Agriculture
Making the most of a meal
Got Milk? How?
Cleaning Up Fish Farms
Amphibians
Newts
Salamanders
Tree Frogs
Animals
Poor Devils
A Spider's Taste for Blood
How to Silence a Cricket
Behavior
Honeybees do the wave
Listen and Learn
Brain cells take a break
Birds
Turkeys
Mockingbirds
Vultures
Chemistry and Materials
Spinning Clay into Cotton
Cooking Up Superhard Diamonds
The Incredible Shrunken Kids
Computers
Earth from the inside out
The Shape of the Internet
Look into My Eyes
Dinosaurs and Fossils
Dinosaurs Grow Up
The bug that may have killed a dinosaur
An Ancient Feathered Biplane
E Learning Jamaica
2014 GSAT Results for Jamaican Kids
E Learning in Jamaica WIN PRIZES and try our Fun Animated Games
Results of GSAT are in schools this week
Earth
The Pacific Ocean's Bald Spot
Polar Ice Feels the Heat
Warmest Year on Record
Environment
Animal CSI or from Science Lab to Crime Lab
Sounds and Silence
Ready, unplug, drive
Finding the Past
Little People Cause Big Surprise
A Human Migration Fueled by Dung?
Sahara Cemetery
Fish
A Jellyfish's Blurry View
Basking Sharks
Tuna
Food and Nutrition
The Essence of Celery
Symbols from the Stone Age
Making good, brown fat
GSAT English Rules
Capitalization Rules
Whoever vs. Whomever
Who vs. That vs. Which
GSAT Exam Preparation Jamaica
The Annual GSAT Scholarships
2014 GSAT Results for Jamaican Kids
Mastering The GSAT Exam
GSAT Exams Jamaica Scholarships
GSAT Scholarship
Access denied - Disabled boy aces GSAT
42,000 students will sit for the GSAT Exam in two weeks
GSAT Mathematics
42,000 students will sit for the GSAT Exam in two weeks
E Learning in Jamaica WIN PRIZES and try our Fun Animated Games
Math of the World
Human Body
Dreaming makes perfect
A Long Trek to Asia
What the appendix is good for
Invertebrates
Butterflies
Daddy Long Legs
Krill
Mammals
Baboons
Manatees
Blue Whales
Parents
Children and Media
Raise a Lifelong Reader by Reading Aloud
How children learn
Physics
The Particle Zoo
Road Bumps
Echoes of a Stretched Egg
Plants
Getting the dirt on carbon
Stalking Plants by Scent
Nature's Alphabet
Reptiles
Snakes
Anacondas
Asp
Space and Astronomy
Black Holes That Burp
Ringing Saturn
Asteroid Moons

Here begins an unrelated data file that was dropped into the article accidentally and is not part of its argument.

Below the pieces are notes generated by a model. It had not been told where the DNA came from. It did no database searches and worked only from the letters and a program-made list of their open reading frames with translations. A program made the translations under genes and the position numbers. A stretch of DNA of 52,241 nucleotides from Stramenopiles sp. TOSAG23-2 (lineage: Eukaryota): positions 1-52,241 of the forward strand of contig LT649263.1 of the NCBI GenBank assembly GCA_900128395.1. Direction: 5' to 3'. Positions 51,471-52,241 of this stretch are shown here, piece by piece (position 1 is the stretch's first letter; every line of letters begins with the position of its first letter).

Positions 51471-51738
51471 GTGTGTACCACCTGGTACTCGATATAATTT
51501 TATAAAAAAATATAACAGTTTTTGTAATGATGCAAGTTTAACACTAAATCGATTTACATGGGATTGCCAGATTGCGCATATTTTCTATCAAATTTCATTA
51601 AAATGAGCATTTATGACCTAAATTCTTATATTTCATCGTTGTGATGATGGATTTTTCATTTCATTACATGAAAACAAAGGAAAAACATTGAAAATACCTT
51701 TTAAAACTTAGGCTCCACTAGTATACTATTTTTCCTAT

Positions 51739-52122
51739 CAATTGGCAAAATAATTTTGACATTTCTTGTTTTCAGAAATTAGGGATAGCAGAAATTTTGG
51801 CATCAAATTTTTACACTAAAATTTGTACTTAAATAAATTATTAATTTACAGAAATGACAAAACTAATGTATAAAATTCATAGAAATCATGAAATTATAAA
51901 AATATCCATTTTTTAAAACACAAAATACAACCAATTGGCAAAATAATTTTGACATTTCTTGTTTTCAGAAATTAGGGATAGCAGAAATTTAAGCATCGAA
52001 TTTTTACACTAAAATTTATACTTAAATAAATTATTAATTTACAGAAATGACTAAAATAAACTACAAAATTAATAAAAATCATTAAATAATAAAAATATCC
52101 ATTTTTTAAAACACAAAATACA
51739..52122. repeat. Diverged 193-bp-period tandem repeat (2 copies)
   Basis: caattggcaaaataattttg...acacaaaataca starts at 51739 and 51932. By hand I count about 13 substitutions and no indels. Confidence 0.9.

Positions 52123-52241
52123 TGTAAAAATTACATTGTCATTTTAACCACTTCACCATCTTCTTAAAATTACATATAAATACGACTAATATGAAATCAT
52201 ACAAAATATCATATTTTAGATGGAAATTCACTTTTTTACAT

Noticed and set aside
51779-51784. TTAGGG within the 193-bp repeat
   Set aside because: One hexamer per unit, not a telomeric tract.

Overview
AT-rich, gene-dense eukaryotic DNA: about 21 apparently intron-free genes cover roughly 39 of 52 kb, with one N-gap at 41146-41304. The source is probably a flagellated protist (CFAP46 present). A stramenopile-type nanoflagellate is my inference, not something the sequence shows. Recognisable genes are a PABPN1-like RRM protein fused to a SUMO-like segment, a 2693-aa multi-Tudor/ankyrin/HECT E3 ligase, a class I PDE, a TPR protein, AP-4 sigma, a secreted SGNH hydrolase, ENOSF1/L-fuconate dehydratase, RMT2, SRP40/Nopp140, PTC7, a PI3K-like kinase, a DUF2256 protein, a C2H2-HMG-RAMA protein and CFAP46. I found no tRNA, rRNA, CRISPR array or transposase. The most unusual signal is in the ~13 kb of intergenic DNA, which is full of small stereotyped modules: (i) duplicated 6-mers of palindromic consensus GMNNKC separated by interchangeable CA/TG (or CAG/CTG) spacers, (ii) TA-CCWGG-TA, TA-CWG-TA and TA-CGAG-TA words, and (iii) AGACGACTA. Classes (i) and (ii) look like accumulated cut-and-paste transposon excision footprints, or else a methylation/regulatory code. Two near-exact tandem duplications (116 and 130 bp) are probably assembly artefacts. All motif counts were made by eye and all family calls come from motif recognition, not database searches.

Technology and Engineering
Sugar Power for Cell Phones
Dancing with Robots
Algae Motors
The Parts of Speech
Problems with Prepositions
What is a Verb?
Countable and Uncountable Nouns
Transportation
Ready, unplug, drive
Seen on the Science Fair Scene
Robots on a Rocky Road
Weather
Watering the Air
Catching Some Rays
Arctic Melt
Add your Article

A Sour Taste in Your Mouth

Think of all the amazing things that your tongue does for you. Specialized cells on your tongue, for example, give you the power to enjoy (and gag at) the spices and other flavors of the world’s cuisines.

For years, scientists have been investigating the cells that allow us to detect five distinct tastes: salty, sweet, bitter, sour, and umami. Umami describes the taste of a substance called monosodium glutamate (MSG). So far, sweet, bitter, and umami are pretty well understood. The other two have remained mysterious.

Now, at long last, researchers may have discovered the secret behind the puckering flavor of lemons, vinegar, and sour gummy candy. One protein, called PKD2L1, might do the trick.

To decode the sour system, the scientists started by assuming that sour-sensing proteins would share basic traits with proteins that allow us to sense other tastes. In general, these molecules, called receptors, are embedded inside certain tongue cells.

Also, each tongue cell contains a receptor that senses just one type of flavor. One cell might have a sweet receptor, for instance, while another cell responds only to bitter flavors.

The scientists zeroed in on PKD2L1. This protein caught their eye because it appeared to be a specialized protein in taste bud cells. At the same time, it did not show up in cells that sensed sweet, bitter, or umami flavors.

The researchers then created a strain of mice that did not make the PKD2L1 protein. Tests of the animals’ nerves showed that the mice continued to respond to all flavors except sour ones. When the scientists gave them sour chemicals, such as citric acid or vinegar, nothing happened.

The mice “were completely insensitive, just like we were dabbing their tongues with water,” says research-team leader Charles S. Zuker of the University of California, San Diego.

The discovery may eventually help chemists make foods more or less sour, from the inside out.

Here’s what I’d like to know next: Why do some people like to eat sour candy? I’m not a fan, and I never will be, but I know people who love it. The mysteries of science never cease to amaze me!—E. Sohn

A Sour Taste in Your Mouth
A Sour Taste in Your Mouth








Designed and Powered by HBJamaica.com™